Unfortunately for some shareholders, the Mastermyne Group (ASX:MYE) share price has dived 48% in the last thirty days. That drop has capped off a tough year for shareholders, with the share price down 46% in that time.
All else being equal, a share price drop should make a stock more attractive to potential investors. In the long term, share prices tend to follow earnings per share, but in the short term prices bounce around in response to short term factors (which are not always obvious). So, on certain occasions, long term focussed investors try to take advantage of pessimistic expectations to buy shares at a better price. Perhaps the simplest way to get a read on investors' expectations of a business is to look at its Price to Earnings Ratio (PE Ratio). A high P/E ratio means that investors have a high expectation about future growth, while a low P/E ratio means they have low expectations about future growth.
Does Mastermyne Group Have A Relatively High Or Low P/E For Its Industry?
We can tell from its P/E ratio of 5.65 that sentiment around Mastermyne Group isn't particularly high. The image below shows that Mastermyne Group has a lower P/E than the average (6.9) P/E for companies in the metals and mining industry.
Mastermyne Group's P/E tells us that market participants think it will not fare as well as its peers in the same industry. While current expectations are low, the stock could be undervalued if the situation is better than the market assumes. It is arguably worth checking if insiders are buying shares, because that might imply they believe the stock is undervalued.
How Growth Rates Impact P/E Ratios
Earnings growth rates have a big influence on P/E ratios. That's because companies that grow earnings per share quickly will rapidly increase the 'E' in the equation. That means even if the current P/E is high, it will reduce over time if the share price stays flat. Then, a lower P/E should attract more buyers, pushing the share price up.
Mastermyne Group's 58% EPS improvement over the last year was like bamboo growth after rain; rapid and impressive.
Don't Forget: The P/E Does Not Account For Debt or Bank Deposits
One drawback of using a P/E ratio is that it considers market capitalization, but not the balance sheet. Thus, the metric does not reflect cash or debt held by the company. Hypothetically, a company could reduce its future P/E ratio by spending its cash (or taking on debt) to achieve higher earnings.
While growth expenditure doesn't always pay off, the point is that it is a good option to have; but one that the P/E ratio ignores.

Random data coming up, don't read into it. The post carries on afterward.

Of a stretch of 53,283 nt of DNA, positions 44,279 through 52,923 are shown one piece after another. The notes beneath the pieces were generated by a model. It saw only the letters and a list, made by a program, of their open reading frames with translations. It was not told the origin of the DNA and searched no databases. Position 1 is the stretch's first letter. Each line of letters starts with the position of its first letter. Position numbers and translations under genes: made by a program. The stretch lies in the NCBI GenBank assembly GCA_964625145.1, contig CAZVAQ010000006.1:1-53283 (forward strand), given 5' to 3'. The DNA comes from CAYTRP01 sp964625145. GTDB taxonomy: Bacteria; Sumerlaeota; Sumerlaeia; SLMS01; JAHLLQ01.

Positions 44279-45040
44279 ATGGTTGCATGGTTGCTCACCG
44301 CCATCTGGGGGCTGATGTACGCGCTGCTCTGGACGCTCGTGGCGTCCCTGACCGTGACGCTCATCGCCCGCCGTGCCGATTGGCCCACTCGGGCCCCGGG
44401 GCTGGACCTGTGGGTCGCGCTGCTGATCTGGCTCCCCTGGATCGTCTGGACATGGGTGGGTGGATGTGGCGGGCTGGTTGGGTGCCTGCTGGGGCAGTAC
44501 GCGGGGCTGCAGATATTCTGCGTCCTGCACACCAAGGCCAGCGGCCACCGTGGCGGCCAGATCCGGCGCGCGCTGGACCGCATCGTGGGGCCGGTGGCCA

So What Does Mastermyne Group's Balance Sheet Tell Us?
The extra options and safety that comes with Mastermyne Group's AU$4.9m net cash position means that it deserves a higher P/E than it would if it had a lot of net debt.
The Verdict On Mastermyne Group's P/E Ratio
Mastermyne Group's P/E is 5.6 which is below average (12.5) in the AU market. It grew its EPS nicely over the last year, and the healthy balance sheet implies there is more potential for growth. The relatively low P/E ratio implies the market is pessimistic. Since analysts are predicting growth will continue, one might expect to see a higher P/E so it may be worth looking closer What can be absolutely certain is that the market has become more pessimistic about Mastermyne Group over the last month, with the P/E ratio falling from 10.9 back then to 5.6 today. For those who prefer invest in growth, this stock apparently offers limited promise, but the deep value investors may find the pessimism around this stock enticing.
When the market is wrong about a stock, it gives savvy investors an opportunity. If it is underestimating a company, investors can make money by buying and holding the shares until the market corrects itself. So this free visualization of the analyst consensus on future earnings could help you make the right decision about whether to buy, sell, or hold.
Of course, you might find a fantastic investment by looking at a few good candidates. So take a peek at this free list of companies with modest (or no) debt, trading on a P/E below 20.
If you spot an error that warrants correction, please contact the editor at email@example.com. This article by Simply Wall St is general in nature. It does not constitute a recommendation to buy or sell any stock, and does not take account of your objectives, or your financial situation. Simply Wall St has no position in the stocks mentioned.
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